2017, suggested around a 30% are carrying teaching vacancies, and that the
vacancies are often open for at least 70-days and sometimes longer.
One of our ECC members
told us: “this past year has been the hardest for us in finding teachers… I am
now three qualified teachers short and we are paying unqualified and qualified
relievers via agencies to fill the gaps, and have done so for 10 months.
We are advertising regularly… We are desperate and have no idea what we are
meant to do.”
In the meantime, we
watched as a number of support measures were announced for the teacher
shortages in schools, including beefing up overseas teacher drives. ECE was not included in these.
We know there is no magic
wand to teacher shortages. The recommendations
we made to relieve the teacher shortages pressure, involves seeking to relax
some of the bureaucracy that stops ECE services operating efficiently while
carrying long-term teaching vacancies, and also to address some of the
bureaucracy that stops ECE services hiring some teachers quickly. Ensuring ECE centres can continue to run
effectively from a regulatory point of view, while carrying teaching shortages,
benefits the children and the families that use the services.
Our ideas, that we put to
The ECC has been asking
since September 2017, to have ECE teachers put back on the official immigration
Immediate Skills Shortages List, and we were pleased to see that has been going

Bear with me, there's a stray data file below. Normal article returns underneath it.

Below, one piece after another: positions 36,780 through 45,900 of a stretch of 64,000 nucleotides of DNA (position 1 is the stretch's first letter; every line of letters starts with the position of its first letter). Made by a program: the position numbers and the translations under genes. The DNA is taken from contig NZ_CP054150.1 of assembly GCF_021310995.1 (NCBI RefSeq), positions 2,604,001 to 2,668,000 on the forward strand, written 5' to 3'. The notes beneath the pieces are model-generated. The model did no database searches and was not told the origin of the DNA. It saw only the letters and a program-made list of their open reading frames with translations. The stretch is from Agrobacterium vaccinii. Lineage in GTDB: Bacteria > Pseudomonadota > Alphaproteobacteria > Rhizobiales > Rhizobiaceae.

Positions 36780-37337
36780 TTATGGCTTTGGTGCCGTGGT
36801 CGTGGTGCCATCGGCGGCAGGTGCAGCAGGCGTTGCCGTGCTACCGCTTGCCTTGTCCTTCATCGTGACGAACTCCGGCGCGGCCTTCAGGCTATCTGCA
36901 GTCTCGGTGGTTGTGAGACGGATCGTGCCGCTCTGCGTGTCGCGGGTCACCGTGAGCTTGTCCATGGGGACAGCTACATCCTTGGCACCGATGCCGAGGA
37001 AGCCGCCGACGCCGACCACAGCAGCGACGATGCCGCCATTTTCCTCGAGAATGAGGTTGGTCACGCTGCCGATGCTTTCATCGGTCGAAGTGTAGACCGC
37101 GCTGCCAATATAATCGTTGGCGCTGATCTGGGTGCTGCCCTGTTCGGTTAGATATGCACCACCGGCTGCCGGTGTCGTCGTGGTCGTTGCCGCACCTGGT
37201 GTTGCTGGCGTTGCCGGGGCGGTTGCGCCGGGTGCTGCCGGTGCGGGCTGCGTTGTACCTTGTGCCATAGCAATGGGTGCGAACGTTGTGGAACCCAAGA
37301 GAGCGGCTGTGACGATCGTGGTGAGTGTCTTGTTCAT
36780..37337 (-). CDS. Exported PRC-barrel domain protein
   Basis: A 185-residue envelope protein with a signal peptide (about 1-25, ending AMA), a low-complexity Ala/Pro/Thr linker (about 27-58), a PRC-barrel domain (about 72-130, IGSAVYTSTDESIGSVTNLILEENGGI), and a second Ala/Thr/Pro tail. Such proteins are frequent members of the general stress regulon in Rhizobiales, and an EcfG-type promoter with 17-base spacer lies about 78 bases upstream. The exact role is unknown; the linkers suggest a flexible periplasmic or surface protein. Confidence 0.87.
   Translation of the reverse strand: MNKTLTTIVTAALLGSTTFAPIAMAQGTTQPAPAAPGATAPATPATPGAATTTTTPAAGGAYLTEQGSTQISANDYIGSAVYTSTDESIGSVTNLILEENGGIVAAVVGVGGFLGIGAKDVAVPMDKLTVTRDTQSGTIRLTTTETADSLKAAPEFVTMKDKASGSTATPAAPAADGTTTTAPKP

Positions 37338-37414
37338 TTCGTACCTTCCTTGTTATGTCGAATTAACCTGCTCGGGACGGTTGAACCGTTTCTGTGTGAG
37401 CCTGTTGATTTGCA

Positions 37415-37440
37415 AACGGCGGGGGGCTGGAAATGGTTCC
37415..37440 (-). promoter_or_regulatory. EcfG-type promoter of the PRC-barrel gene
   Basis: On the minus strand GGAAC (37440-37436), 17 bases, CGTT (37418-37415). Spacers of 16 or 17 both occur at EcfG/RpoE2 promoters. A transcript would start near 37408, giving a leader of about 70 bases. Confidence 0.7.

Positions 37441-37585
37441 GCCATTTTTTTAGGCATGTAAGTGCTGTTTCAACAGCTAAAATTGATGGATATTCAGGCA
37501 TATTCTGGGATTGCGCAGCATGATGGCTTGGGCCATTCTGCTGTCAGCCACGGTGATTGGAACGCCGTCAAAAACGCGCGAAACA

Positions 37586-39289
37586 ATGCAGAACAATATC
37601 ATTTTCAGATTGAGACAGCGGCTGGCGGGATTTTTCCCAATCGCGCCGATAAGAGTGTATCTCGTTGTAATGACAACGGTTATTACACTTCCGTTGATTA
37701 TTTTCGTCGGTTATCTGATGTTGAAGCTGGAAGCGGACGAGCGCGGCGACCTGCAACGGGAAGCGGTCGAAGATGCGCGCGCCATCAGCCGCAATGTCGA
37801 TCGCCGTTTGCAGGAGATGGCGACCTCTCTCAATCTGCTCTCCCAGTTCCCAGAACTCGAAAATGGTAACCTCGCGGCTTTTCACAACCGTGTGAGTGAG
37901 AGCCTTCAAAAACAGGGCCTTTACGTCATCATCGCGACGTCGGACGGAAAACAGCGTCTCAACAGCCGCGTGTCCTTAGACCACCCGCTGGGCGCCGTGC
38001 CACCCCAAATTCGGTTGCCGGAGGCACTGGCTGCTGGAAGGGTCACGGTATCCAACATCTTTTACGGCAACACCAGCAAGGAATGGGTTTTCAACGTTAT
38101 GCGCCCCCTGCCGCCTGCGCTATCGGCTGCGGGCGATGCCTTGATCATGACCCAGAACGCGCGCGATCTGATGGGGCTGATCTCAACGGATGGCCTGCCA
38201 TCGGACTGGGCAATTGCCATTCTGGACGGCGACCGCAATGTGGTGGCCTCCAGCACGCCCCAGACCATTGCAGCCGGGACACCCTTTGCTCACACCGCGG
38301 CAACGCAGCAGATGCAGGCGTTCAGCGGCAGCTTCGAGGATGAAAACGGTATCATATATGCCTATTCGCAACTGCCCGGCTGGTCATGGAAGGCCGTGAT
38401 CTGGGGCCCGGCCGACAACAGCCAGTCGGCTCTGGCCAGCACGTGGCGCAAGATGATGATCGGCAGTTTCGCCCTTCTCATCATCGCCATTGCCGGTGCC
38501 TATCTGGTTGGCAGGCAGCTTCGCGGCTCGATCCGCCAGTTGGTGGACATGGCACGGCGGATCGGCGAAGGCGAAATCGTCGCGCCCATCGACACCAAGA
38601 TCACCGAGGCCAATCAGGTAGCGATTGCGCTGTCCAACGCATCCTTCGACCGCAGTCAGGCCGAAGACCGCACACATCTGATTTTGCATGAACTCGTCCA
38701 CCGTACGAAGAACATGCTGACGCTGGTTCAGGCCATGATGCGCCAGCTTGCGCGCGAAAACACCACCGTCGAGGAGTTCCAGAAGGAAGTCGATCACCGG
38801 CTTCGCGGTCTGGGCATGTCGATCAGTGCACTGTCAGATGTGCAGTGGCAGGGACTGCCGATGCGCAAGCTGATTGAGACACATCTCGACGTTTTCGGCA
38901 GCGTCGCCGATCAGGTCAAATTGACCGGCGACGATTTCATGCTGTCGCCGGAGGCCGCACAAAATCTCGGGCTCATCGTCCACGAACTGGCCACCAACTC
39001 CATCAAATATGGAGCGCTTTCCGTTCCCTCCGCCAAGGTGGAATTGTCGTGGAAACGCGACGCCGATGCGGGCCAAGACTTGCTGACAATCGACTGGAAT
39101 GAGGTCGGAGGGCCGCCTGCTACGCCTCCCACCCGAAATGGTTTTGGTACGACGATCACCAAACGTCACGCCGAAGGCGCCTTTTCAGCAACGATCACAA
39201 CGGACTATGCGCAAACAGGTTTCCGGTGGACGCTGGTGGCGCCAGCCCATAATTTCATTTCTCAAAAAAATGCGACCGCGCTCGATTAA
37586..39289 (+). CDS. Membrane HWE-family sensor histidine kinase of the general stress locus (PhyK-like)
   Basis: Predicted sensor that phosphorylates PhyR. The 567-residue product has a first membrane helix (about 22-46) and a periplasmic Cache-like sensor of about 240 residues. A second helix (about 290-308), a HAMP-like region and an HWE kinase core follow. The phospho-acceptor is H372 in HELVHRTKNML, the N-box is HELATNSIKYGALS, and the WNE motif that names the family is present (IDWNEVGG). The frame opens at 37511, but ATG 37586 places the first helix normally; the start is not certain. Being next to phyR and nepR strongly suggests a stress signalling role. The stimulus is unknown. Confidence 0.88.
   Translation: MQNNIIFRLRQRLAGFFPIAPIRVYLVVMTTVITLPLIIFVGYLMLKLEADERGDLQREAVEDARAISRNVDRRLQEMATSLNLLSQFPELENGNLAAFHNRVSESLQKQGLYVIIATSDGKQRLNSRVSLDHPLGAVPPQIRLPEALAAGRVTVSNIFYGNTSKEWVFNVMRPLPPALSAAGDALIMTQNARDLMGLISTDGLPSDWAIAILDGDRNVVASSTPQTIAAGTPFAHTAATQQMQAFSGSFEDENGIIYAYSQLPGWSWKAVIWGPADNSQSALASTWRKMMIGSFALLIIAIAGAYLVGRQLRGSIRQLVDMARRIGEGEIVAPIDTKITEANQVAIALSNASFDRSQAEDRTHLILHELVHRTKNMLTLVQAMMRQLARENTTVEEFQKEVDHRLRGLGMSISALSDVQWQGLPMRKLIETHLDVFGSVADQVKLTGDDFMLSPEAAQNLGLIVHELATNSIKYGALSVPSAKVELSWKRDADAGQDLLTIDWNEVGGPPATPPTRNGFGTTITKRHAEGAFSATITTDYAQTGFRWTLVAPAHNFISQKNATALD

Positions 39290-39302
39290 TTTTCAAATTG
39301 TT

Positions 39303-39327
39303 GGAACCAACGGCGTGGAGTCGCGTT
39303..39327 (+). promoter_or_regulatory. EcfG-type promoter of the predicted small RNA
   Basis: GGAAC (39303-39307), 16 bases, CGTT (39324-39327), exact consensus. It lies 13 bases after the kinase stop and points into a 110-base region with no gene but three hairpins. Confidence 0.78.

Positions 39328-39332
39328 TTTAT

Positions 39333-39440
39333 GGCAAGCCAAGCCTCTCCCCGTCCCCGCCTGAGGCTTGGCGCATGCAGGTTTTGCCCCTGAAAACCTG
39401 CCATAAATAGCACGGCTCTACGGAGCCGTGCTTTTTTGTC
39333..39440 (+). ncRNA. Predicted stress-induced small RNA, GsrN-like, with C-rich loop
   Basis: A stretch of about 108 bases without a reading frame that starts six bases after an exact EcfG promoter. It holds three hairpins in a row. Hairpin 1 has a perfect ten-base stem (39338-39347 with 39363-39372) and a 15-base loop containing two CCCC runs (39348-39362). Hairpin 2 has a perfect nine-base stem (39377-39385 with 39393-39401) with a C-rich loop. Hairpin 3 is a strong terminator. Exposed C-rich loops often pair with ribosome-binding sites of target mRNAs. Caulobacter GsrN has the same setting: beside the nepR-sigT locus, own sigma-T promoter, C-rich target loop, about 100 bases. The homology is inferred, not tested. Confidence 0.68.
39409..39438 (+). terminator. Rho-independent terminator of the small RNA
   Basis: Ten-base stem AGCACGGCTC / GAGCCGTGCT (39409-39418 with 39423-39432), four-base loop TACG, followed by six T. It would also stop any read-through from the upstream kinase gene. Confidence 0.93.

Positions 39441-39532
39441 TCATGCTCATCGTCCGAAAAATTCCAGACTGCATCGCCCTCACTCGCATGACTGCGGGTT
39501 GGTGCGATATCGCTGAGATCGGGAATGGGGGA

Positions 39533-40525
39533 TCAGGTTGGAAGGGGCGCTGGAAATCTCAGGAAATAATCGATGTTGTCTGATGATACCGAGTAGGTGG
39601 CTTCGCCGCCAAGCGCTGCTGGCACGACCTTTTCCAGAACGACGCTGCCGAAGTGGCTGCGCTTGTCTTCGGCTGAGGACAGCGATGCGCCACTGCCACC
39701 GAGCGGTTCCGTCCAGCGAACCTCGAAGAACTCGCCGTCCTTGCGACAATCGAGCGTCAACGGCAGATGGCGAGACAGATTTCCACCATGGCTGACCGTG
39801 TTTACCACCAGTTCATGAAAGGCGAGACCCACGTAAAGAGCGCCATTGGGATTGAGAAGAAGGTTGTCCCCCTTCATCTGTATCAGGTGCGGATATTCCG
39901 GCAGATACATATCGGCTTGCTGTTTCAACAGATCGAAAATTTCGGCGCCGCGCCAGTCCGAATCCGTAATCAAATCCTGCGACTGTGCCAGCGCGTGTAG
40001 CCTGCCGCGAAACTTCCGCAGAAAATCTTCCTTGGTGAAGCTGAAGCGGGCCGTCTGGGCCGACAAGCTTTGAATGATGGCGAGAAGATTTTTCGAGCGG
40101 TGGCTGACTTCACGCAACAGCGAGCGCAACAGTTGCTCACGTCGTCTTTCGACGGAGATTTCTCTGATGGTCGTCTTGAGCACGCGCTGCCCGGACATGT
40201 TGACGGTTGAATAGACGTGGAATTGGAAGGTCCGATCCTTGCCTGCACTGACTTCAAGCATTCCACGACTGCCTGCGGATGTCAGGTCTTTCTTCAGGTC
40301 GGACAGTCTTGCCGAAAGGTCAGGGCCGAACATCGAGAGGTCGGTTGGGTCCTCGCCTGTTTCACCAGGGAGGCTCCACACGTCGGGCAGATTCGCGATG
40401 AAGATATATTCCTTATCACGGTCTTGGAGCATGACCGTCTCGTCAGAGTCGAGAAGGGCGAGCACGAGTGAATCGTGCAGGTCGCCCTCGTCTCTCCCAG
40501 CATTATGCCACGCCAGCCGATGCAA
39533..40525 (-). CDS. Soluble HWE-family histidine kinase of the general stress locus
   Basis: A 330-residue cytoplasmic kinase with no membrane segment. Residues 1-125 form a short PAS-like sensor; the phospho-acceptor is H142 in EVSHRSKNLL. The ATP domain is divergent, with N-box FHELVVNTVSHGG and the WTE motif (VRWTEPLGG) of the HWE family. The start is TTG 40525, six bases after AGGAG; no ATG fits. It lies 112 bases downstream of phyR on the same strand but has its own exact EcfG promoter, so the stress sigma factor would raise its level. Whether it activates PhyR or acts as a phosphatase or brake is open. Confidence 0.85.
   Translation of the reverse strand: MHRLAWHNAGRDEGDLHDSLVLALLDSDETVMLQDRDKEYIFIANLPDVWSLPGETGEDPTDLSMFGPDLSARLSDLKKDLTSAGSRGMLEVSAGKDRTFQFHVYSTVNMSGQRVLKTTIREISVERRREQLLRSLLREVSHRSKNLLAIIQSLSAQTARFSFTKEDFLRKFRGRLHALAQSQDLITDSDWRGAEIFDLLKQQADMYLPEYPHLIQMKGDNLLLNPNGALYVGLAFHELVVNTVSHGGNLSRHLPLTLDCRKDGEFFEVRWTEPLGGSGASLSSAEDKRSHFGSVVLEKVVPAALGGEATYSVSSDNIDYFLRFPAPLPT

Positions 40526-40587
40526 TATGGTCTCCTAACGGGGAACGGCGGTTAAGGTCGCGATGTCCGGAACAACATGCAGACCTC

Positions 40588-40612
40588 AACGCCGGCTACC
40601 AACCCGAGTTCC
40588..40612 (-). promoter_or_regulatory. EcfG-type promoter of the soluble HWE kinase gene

through official consideration by government, supported by the Ministry of
Education and other sector bodies in ECE.
We need a range of
measures to alleviate the pressures of teacher shortages, and we have suggested
some ideas that could help now.
We know the reasons for
teacher shortages across the education sector, and indeed being faced by other
countries too, are more complex than rules and regulations, and overly complex
bureaucracy. Some of the questions about
teacher shortages, not only how we got here, but how we can over-come it
long-term, will be looked at as part of the development of the forward looking
Education Workforce Strategy, and we support this work.
The ECC will continue to
discuss the recommendations we have made to help alleviate the pressures of the
teacher shortages in ECE now. As a
membership body we are not-for-profit, and we represent the views and interests
of our membership, 1,200 ECE centres. It is important ECE centres working to
deliver education to our youngest citizens, while carrying significant teaching
vacancies, can continue to do so while meeting fair regulatory requirements,
and not having funding impacted while recruiting for teachers in a tight labour
We have heard stories
from some that this is the hardest it has ever been to recruit ECE teachers. Just
because there are no official figures on ECE teachers, does not mean a shortage
isn’t happening, or indeed that a tree is falling!
*ECC membership survey, conducted October 2017, completed
by 167 member centres, highlighted a significant shortage of ECE qualified
teachers in over 30% of the sector. Ninety
percent of centres surveyed reported carrying teaching vacancies in the
12-months prior to the survey. They
reported the time it takes to fill a teaching vacancy is over 70 days.
*As at 30 August 2018, the Education Gazette listed 377
teacher vacancies in the ECE sector, and there were 553 listings on Trade Me
*Chronic teacher shortages laid bare (27 February 2018) https://www.beehive.govt.nz/release/chronic-teacher-shortage-laid-bare
*ECC media release (15 October 2018) https://www.ecc.org.nz/Category?Action=View&Category_id=576